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OPINION: China Is Loaning Billions of Dollars to African Countries. Here’s Why the U.S. Should Be Worried || By Grant T. Harris

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Next week, China will host leaders from across Africa for a summit in Beijing. The last summit was held in December 2015 in Johannesburg, South Africa, where Chinese President Xi Jinping announced $60 billion in funding support for infrastructure development in Africa.

The upcoming Forum on China-Africa Cooperation is sure to include an eye-popping announcement of billions of dollars more in Chinese financing to build infrastructure across the continent. But these massive loans can come with steep and opaque conditions.

It’s tempting for Americans to think this is not our problem. But as African countries sink deeper and deeper into Beijing’s carefully laid debt trap, the United States could pay a steep cost in reduced cooperation on counterterrorism and job creation.

Chinese debt has become the methamphetamines of infrastructure finance: highly addictive, readily available, and with long-term negative effects that far outweigh any temporary high. This is particularly true in sub-Saharan Africa, where China has become the largest provider of bilateral loans. Forty percent of sub-Saharan African countries are already at high risk of debt distress; by having so much debt concentrated in the hands of a single lender, they are dangerously beholden to their supplier.

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Why does this matter? Because in Africa and elsewhere, governments have secured massive loans from Beijing using strategic assets—such as oil, minerals, and land rights— as collateral. If borrower nations find themselves unable to repay the loan, China can claim the strategic asset. Sri Lanka recently learned this the hard way and handed over control of the port of Hambantota, giving China a strategic foothold along a busy trade waterway. According to Professor Brahma Chellaney at the New Delhi-based Center for Policy Research, “several other countries, from Argentina to Namibia to Laos, have been ensnared in a Chinese debt trap, forcing them to confront agonizing choices in order to stave off default.”

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While Chinese debt diplomacy may not seem relevant to most Americans, it is a serious threat to U.S. national security. Most directly, China’s crafty negotiations and seizure of strategic assets can limit U.S. influence and access overseas. For instance, the tiny country of Djibouti is home to the most significant American military base in Africa. Thanks to Chinese loans, Djibouti’s debt-to-GDP ratio surged from 50 to 85 percent between 2014 and 2016. If Djibouti were to default and relinquish the port that resupplies the U.S. base, American military capability in Africa and the Middle East could be seriously threatened.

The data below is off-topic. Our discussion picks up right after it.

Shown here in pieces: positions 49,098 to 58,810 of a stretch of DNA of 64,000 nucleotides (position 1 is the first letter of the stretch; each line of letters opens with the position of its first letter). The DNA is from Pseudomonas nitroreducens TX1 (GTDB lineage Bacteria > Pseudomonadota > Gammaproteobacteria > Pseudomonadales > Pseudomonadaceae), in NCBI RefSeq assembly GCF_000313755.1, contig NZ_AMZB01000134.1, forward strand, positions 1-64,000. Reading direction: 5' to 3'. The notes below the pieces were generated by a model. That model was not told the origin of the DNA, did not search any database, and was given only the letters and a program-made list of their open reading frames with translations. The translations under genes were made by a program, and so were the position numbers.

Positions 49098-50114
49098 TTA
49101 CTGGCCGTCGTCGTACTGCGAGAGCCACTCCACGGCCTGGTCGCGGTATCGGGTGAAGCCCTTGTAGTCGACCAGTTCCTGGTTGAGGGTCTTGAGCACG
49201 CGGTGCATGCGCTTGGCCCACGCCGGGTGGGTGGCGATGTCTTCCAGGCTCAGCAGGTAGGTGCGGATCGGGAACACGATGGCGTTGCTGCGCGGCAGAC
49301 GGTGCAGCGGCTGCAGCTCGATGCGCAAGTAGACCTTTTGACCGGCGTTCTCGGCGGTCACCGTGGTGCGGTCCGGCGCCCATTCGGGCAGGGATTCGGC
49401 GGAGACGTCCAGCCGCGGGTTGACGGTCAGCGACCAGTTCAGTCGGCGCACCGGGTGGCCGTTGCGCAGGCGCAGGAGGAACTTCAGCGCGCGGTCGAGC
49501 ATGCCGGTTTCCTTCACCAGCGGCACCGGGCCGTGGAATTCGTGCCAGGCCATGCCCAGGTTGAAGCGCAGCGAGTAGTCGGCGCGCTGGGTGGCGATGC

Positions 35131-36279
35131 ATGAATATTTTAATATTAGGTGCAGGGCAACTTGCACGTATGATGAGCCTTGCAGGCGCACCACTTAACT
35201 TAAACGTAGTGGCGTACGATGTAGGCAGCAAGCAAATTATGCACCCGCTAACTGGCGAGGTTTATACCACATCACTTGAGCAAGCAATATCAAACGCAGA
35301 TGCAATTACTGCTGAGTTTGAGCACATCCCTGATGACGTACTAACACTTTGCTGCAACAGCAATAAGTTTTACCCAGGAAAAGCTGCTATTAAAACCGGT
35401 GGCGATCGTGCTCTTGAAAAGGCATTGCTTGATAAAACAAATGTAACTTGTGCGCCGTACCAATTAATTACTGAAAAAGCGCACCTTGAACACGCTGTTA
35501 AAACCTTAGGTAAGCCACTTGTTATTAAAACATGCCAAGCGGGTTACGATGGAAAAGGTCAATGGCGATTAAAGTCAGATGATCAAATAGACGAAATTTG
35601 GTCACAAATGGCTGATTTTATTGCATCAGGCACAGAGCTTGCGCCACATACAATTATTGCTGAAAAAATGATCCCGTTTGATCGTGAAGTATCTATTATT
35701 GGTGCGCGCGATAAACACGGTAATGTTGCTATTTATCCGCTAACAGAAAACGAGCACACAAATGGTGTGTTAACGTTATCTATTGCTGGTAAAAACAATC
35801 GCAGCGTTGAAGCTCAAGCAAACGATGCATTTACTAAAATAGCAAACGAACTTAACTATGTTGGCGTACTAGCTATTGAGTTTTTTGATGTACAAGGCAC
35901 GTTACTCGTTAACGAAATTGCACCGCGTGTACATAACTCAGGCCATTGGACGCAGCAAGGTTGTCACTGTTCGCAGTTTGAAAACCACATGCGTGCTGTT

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More broadly, unsustainable levels of debt can destabilize African states, which also compromises American security interests. Over-leveraged governments can get caught in a downward spiral of credit downgrades, reckless economic policies, and reduced spending on social services. With economic stagnation comes fewer opportunities for Africa’s fast-growing and young population. And the toxic brew of economic hopelessness and political disillusionment can drive disaffected youth toward violent extremism. That can threaten Americans abroad and, potentially, even at home.

Finally, China’s debt diplomacy shuts out opportunities for U.S. businesses. Not only do Beijing’s cheap infrastructure loans come with conditions to employ Chinese companies, they also set out technical specifications for projects like high-speed railways and wireless networks in a manner that favors Chinese firms. The combined effect of these efforts “would push the United States away from its current position in the global economy and move China toward the center,” according to Jonathan Hillman, a fellow at the Center for International and Strategic Studies. China already earns $180 billion annually from its investments in Africa; if its debt diplomacy remains uncontested, it’s likely that even more revenues and jobs will flow to China, instead of the U.S.